It may be something of a guilty pleasure, but The Sticking Place’s annual horror festival at Southwark’s Union Theatre is fast becoming one of the highlights of my theatrical year.
The quality might vary from one festival to the next and from show to show, but one thing you can be quite sure of is it will be unlike anything else you can see on the London stage.
For this year’s event, the organisers have upped the stakes somewhat with a revival of a ‘lost’ Noel Coward play - the Better Half - and a new Mark Ravenhill piece - The Ripper - forming two fifths of the line-up.
They nicely illustrate the broad definition of horror which the evening encompasses - in Coward’s comedy it is the horror of a loveless marriage, while in Ravenhill’s take on the Ripper story, it is Queen Victoria (played with relish by Bette Bourne) disembowelling prostitutes.
Ravenhill’s play is certainly a highlight, or at least it is for those members of the audience who aren’t covered in the fake blood which sprays across the front row (be warned).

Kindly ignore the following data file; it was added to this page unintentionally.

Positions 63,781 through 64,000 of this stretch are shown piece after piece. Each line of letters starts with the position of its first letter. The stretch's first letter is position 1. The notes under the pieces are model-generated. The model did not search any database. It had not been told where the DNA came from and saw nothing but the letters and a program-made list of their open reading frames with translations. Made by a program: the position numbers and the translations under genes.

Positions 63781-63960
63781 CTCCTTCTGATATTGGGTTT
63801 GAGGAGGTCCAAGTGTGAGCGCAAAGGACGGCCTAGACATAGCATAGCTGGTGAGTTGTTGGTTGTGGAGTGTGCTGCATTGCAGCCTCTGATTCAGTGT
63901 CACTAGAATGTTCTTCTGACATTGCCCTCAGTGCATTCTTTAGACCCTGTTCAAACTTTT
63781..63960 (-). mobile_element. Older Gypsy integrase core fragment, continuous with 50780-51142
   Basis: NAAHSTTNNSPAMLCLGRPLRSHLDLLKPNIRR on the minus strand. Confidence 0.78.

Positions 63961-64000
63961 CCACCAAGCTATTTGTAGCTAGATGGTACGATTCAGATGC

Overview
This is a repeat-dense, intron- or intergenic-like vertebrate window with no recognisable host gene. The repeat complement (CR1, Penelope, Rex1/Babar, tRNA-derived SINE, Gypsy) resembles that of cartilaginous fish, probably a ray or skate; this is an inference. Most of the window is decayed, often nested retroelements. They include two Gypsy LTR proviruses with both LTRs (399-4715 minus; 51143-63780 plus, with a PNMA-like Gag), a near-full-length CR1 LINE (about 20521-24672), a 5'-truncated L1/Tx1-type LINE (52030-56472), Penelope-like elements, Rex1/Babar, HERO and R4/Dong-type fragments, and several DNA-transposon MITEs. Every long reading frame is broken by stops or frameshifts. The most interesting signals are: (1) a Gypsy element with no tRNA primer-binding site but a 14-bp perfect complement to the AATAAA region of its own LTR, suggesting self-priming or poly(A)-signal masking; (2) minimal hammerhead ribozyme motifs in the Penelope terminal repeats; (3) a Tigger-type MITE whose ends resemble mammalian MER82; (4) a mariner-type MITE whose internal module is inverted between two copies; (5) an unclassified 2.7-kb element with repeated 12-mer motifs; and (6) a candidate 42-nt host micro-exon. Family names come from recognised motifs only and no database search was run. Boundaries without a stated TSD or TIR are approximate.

Meanwhile, Guns or Butter by Lucy Kirkwood is an intriguing piece about soldiers being overcome by the horror of war and is a premise which could quite possibly be expanded into something full length. It also boasts a rather wonderful eye-gouging scene.
While this is most definitely not one for the squeamish, for those of us who wonder at why horror seems to have slipped out of the theatrical repertoire, it is a real delight.